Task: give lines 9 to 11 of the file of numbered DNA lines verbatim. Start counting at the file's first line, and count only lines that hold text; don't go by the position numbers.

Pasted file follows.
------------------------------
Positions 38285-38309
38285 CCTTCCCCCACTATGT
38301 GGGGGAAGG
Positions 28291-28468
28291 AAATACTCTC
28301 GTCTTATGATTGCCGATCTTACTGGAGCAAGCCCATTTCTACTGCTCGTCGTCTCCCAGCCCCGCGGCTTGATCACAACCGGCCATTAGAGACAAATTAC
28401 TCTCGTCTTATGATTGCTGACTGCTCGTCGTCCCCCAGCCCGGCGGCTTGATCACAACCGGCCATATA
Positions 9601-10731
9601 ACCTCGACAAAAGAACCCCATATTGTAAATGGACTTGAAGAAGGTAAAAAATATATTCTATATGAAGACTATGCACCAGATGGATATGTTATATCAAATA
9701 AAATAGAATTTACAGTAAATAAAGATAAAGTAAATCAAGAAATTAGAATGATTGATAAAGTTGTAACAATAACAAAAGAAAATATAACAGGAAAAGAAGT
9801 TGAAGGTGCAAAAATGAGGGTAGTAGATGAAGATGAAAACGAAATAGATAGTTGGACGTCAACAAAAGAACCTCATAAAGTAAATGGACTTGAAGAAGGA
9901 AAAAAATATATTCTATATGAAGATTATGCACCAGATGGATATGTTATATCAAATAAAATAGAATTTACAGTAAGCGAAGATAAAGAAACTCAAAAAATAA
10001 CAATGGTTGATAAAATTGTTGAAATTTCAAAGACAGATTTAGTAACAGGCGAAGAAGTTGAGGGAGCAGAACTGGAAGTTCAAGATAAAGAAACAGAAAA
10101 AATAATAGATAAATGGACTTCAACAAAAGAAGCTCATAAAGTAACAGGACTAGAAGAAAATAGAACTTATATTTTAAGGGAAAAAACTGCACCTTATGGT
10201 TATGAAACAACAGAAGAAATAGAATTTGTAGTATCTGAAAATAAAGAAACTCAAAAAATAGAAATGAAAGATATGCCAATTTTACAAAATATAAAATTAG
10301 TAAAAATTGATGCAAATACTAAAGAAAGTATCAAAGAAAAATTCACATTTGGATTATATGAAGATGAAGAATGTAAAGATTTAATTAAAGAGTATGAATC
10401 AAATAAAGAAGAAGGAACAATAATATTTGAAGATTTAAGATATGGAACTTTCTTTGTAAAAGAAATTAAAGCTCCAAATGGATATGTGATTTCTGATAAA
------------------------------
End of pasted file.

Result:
9601 ACCTCGACAAAAGAACCCCATATTGTAAATGGACTTGAAGAAGGTAAAAAATATATTCTATATGAAGACTATGCACCAGATGGATATGTTATATCAAATA
9701 AAATAGAATTTACAGTAAATAAAGATAAAGTAAATCAAGAAATTAGAATGATTGATAAAGTTGTAACAATAACAAAAGAAAATATAACAGGAAAAGAAGT
9801 TGAAGGTGCAAAAATGAGGGTAGTAGATGAAGATGAAAACGAAATAGATAGTTGGACGTCAACAAAAGAACCTCATAAAGTAAATGGACTTGAAGAAGGA